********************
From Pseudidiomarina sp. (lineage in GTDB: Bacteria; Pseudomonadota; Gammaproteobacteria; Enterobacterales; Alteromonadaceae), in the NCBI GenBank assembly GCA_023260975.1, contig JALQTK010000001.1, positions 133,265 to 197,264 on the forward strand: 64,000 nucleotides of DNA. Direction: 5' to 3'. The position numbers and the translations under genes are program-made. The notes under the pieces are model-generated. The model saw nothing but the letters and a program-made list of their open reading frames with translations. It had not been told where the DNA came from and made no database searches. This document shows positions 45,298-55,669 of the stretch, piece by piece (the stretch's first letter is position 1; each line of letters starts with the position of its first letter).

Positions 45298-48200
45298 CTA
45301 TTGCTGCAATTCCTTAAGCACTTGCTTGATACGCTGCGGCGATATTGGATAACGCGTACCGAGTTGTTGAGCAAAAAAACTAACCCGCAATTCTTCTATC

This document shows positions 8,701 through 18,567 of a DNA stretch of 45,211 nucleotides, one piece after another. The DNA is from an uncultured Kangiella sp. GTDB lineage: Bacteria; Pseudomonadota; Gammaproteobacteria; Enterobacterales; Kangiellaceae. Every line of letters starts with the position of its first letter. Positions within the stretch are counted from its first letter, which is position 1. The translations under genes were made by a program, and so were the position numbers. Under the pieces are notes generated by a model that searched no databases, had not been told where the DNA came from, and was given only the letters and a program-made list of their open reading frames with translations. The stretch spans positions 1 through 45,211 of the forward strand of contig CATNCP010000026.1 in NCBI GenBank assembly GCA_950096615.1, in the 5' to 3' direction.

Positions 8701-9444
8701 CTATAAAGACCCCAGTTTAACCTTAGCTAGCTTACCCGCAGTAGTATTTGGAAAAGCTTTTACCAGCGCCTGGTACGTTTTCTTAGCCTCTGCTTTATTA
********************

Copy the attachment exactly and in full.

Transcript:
From Pseudidiomarina sp. (lineage in GTDB: Bacteria; Pseudomonadota; Gammaproteobacteria; Enterobacterales; Alteromonadaceae), in the NCBI GenBank assembly GCA_023260975.1, contig JALQTK010000001.1, positions 133,265 to 197,264 on the forward strand: 64,000 nucleotides of DNA. Direction: 5' to 3'. The position numbers and the translations under genes are program-made. The notes under the pieces are model-generated. The model saw nothing but the letters and a program-made list of their open reading frames with translations. It had not been told where the DNA came from and made no database searches. This document shows positions 45,298-55,669 of the stretch, piece by piece (the stretch's first letter is position 1; each line of letters starts with the position of its first letter).

Positions 45298-48200
45298 CTA
45301 TTGCTGCAATTCCTTAAGCACTTGCTTGATACGCTGCGGCGATATTGGATAACGCGTACCGAGTTGTTGAGCAAAAAAACTAACCCGCAATTCTTCTATC

This document shows positions 8,701 through 18,567 of a DNA stretch of 45,211 nucleotides, one piece after another. The DNA is from an uncultured Kangiella sp. GTDB lineage: Bacteria; Pseudomonadota; Gammaproteobacteria; Enterobacterales; Kangiellaceae. Every line of letters starts with the position of its first letter. Positions within the stretch are counted from its first letter, which is position 1. The translations under genes were made by a program, and so were the position numbers. Under the pieces are notes generated by a model that searched no databases, had not been told where the DNA came from, and was given only the letters and a program-made list of their open reading frames with translations. The stretch spans positions 1 through 45,211 of the forward strand of contig CATNCP010000026.1 in NCBI GenBank assembly GCA_950096615.1, in the 5' to 3' direction.

Positions 8701-9444
8701 CTATAAAGACCCCAGTTTAACCTTAGCTAGCTTACCCGCAGTAGTATTTGGAAAAGCTTTTACCAGCGCCTGGTACGTTTTCTTAGCCTCTGCTTTATTA